The journalist who came to talk to us had been arrested for showing an ankle in public, or maybe it was eating babies – I don’t recall the details. For punishment, she was driven out into the desert and tied to a stake. They meant to stone her or lash her, one of the two.

At the thought of her husband and children back home, the journalist went mental. She started hollering and thrashing about and lifting up her burka, shrieking, ‘Look at this! Look at it! What is oh so fucking evil about this?’

‘Well,’ said the journalist, adjusting her seat on the stage of the lecture theatre. ‘After this performance they took me to be quite insane. They bundled me back in the car, drove to the consulate and couldn’t kick me out fast enough.

‘Journalism, though,’ she continued, turning from the moderator to face us, ‘really is a wonderful career choice.’

The simple things

Observant, Maastricht

What is it that binds people all around the world? Is it some shared value? A global sense of humanity? Or even Chomsky’s universal grammar?

Clearly not. The answer is tea.

We all have our different ways of drinking it. Different flavours, different things we put in it, different things we drink it out of. But at the end of the cup, it’s all tea.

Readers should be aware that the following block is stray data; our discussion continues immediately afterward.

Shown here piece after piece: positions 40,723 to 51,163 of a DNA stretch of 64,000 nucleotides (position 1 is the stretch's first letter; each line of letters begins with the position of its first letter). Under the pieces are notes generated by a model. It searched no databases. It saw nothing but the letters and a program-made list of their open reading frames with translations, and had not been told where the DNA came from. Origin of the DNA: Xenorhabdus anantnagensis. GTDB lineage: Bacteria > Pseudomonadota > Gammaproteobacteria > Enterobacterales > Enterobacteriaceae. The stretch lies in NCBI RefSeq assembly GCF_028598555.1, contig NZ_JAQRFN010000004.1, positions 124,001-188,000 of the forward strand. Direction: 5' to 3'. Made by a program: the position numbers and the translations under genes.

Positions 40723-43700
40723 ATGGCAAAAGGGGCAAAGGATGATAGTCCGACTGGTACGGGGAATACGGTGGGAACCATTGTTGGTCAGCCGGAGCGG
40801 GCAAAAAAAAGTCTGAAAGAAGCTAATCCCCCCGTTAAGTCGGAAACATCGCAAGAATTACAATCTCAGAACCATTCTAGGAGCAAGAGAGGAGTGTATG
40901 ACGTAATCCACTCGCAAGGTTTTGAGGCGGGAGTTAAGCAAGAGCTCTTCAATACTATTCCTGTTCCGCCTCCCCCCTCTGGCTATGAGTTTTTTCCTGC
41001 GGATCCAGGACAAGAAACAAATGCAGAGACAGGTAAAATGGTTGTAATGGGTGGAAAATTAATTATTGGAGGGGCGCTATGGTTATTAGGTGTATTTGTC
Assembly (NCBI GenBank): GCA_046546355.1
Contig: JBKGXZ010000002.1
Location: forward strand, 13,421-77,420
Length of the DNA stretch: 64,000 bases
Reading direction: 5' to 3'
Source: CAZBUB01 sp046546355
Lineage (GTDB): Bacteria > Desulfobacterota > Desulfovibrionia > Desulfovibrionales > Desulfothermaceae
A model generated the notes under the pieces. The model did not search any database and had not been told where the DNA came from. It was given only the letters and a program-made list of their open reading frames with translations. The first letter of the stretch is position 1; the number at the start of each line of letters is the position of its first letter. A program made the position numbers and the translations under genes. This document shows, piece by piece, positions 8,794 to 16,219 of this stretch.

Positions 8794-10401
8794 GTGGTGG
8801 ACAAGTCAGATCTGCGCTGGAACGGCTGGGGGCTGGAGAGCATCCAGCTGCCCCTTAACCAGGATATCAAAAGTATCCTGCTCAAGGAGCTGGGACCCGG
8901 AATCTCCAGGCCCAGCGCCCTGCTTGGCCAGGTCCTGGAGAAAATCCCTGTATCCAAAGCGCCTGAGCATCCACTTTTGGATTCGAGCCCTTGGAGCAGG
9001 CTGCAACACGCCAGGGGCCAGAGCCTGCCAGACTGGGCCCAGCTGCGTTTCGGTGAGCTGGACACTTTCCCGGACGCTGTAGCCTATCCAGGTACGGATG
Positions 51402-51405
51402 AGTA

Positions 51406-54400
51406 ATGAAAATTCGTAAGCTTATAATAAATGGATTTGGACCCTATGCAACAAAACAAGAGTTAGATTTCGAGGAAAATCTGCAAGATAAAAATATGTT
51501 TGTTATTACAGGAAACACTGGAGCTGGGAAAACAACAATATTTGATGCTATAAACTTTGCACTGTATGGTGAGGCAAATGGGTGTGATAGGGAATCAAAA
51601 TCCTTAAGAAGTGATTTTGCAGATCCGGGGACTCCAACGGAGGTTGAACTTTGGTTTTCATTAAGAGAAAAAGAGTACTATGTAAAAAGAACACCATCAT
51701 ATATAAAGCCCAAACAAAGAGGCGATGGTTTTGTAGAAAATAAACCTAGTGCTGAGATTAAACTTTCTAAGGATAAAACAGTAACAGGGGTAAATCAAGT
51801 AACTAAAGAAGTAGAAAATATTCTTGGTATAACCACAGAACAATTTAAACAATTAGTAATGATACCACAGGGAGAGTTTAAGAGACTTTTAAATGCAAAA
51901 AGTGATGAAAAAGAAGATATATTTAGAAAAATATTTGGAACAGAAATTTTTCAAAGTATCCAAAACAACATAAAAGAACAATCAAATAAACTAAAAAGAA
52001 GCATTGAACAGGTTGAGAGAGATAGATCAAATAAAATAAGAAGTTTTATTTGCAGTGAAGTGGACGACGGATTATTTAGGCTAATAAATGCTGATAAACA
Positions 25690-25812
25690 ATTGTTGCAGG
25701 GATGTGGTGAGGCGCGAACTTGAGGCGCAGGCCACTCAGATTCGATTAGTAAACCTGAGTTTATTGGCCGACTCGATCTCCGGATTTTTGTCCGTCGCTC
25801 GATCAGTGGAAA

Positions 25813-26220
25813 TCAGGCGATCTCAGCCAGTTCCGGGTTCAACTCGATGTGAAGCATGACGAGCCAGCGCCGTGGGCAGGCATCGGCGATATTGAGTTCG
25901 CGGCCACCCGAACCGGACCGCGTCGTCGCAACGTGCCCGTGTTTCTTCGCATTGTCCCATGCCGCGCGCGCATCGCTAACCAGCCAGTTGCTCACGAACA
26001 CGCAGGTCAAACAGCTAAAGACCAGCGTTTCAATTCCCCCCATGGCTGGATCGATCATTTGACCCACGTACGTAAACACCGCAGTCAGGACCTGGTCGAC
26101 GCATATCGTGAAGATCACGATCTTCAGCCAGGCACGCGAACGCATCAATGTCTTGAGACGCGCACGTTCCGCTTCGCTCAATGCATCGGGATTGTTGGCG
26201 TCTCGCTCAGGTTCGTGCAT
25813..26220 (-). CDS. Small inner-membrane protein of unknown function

Even the way the English drink it, at a stretch. Growing up in England – or far from it, but with English parents, as I did – white tea is the most normal thing in the world. Being, of course, black tea with milk. Until I was 20 I figured everyone drank it that way. Since then I’ve lived abroad, and come to understand how odd that is to everyone else.

“How would you like it?”, a Turkish flight attendant asked me last week, somewhere between Schiphol and Istanbul. “Some sugar, perhaps?”

“Milk, please”, I said.

“Tea and milk”, she said, eyebrows raised. “You’re thirsty.” She plucked a second cup from her trolley and started to pour me a cup of milk as well.

In the tea”, I said.

There was an awkward pause.

In the tea?”

In the tea.”

Thus stumped her. She mimed pouring milk into my teacup, the look on her face somewhere between incredulity and disgust.

“Oh, miss”, she sighed. “You’re different.”

I like to inform my husband periodically that I’m a simple girl; all it takes is a steaming cup of tea on a cold day to make me happy. “That,” he agrees, “and for everything else in your life to be otherwise perfect.” This he says as I snuggle under a blanket in front of the 7 pm news, watching the refugees struggling their way into Europe or polar bears starving to death as the ice caps melt. Contemplating my utterly pampered and selfish existence, I think, I hate myself.

In that state, there’s only one thing for it. “Schatje?” I call out to Rutger-Jan in the kitchen. “You’d better put the kettle on!”

Expanding Circle Englishes + Istanbul is lovely, I’m sure

Just back from the annual conference of the International Association of World Englishes (IAWE) in Istanbul. I would like to say I saw something of Istanbul. I did not. But I saw a lot of the truly lovely Boğaziçi University campus. My paper was part of a colloquium dedicated to English in the Expanding Circle organised by Prof. Suzanne Hilgendorf, together with Sarah Buschfeld, Sofia Ruediger and Bouchra Kachoub.